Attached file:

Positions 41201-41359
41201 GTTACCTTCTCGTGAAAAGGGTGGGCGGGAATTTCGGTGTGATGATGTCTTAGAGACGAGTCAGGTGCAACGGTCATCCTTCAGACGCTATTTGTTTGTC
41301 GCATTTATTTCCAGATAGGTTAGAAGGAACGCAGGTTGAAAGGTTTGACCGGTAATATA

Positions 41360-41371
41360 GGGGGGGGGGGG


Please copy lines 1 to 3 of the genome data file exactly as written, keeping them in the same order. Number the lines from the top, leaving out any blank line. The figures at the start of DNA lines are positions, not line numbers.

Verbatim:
Positions 41201-41359
41201 GTTACCTTCTCGTGAAAAGGGTGGGCGGGAATTTCGGTGTGATGATGTCTTAGAGACGAGTCAGGTGCAACGGTCATCCTTCAGACGCTATTTGTTTGTC
41301 GCATTTATTTCCAGATAGGTTAGAAGGAACGCAGGTTGAAAGGTTTGACCGGTAATATA